The MIS is a large glycoprotein that sertoli cells produce early in fetal life. The gene responsible for the substance is on chromosome 19. MIS is also known as anti-mullerian hormone. The primary function of MIS is to cause regression of the mullerian (paramesonephric) ducts in the male fetus. MIS is first secreted in effective amounts 56-62 days after fertilization, and the process of mullerian regression is normally completed by about Day 77, after which the mullerian tissue is no longer sensitive to MIS.

Another important function of MIS is to initiate testicular descent, principally by its postulated regulatory control over the gubernaculum testis. [2],[3],[4] These two functions of the MIS explain the clinical findings of PMDS.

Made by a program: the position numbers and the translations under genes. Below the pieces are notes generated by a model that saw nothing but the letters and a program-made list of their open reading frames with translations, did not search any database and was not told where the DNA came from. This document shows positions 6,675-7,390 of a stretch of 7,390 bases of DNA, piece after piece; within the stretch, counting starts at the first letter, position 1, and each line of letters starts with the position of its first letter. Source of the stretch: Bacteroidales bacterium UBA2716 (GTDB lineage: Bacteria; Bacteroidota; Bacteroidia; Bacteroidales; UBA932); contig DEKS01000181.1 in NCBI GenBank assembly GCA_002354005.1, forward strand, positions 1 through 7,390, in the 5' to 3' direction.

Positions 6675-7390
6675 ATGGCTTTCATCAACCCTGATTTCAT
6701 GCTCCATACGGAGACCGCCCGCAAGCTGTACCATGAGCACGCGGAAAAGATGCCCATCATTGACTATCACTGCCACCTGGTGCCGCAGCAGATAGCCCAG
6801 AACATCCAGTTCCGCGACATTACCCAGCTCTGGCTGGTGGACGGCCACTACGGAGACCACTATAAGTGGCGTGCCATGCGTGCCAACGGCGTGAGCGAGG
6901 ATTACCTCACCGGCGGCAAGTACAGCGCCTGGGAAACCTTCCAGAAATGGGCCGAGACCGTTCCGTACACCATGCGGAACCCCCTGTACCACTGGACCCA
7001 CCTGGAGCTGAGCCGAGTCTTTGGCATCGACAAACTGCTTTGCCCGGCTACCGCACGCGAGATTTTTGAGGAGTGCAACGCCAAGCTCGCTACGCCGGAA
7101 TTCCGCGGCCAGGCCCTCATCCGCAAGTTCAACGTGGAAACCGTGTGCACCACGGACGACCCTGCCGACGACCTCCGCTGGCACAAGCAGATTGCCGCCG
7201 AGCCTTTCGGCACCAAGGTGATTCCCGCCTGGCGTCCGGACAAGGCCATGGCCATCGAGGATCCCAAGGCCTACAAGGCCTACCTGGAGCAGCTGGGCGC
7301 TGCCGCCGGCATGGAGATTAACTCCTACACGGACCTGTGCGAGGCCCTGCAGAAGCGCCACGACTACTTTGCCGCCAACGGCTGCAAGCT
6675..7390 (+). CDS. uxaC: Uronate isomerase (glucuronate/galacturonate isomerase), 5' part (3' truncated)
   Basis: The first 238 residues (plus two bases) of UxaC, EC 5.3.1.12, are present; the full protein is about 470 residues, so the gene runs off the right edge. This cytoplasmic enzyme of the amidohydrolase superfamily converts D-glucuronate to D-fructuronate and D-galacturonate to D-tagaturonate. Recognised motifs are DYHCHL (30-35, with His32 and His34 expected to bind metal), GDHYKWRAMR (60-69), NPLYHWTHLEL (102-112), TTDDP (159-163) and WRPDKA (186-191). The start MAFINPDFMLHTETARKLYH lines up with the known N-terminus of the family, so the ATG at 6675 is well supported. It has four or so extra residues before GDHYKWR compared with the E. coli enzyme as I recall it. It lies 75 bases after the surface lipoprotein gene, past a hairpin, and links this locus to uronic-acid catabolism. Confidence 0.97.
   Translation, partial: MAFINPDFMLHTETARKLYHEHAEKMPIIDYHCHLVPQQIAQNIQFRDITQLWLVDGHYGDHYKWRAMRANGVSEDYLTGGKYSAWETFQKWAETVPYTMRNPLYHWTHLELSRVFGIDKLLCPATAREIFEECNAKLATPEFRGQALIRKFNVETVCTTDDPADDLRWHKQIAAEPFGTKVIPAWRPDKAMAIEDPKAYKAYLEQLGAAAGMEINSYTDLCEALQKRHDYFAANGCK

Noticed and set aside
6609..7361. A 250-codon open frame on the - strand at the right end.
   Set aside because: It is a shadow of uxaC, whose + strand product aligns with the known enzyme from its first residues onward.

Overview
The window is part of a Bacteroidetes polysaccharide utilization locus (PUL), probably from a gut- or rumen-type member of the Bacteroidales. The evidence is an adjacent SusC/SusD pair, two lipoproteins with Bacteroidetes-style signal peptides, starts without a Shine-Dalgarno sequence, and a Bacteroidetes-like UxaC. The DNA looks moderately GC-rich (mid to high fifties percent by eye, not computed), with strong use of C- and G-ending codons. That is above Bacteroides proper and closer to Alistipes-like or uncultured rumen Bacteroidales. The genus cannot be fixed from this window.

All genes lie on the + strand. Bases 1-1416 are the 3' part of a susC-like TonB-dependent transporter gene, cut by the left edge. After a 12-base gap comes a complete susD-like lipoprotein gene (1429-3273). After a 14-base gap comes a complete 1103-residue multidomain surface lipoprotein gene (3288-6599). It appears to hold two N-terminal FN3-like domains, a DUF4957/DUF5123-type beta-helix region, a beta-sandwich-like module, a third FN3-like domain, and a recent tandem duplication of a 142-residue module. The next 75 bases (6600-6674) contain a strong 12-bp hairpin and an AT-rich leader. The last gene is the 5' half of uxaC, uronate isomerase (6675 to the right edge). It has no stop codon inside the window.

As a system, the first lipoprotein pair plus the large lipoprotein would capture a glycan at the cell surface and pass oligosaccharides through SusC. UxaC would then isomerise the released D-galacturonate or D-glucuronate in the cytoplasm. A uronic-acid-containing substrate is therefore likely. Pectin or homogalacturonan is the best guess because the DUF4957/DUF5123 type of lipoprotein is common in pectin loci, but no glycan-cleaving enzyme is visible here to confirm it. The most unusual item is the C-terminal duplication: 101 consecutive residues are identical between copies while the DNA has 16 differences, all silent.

Clinically, PMDS cases are divided into three categories.

  • Majority (60-70%) with bilateral intraabdominal testis in apposition analogous to ovaries
  • Smaller group (20-30%) with one testis in the scrotum associated contralateral inguinal hernia whose contents are testis, uterus and tubes (classical presentation of hernia uteri inguinale)
  • Smallest group (10%) where both the testes are located in the same hernia sac along with the mullerian structures (transverse testicular ectopia-TTE).

A review of the literature shows that in patients with intraabdominal testes (as in our case), both the gonads maybe located in a position analogous to the ovaries, with a rudimentary uterus in the center and the mullerian remnants preventing the mobilization of the testes. [3]

Manjunath et al. [3] reported two cases of PMDS (familial), one with bilateral intraabdominal testes (as in our case) and the other having hernia uteri inguinale with TTE.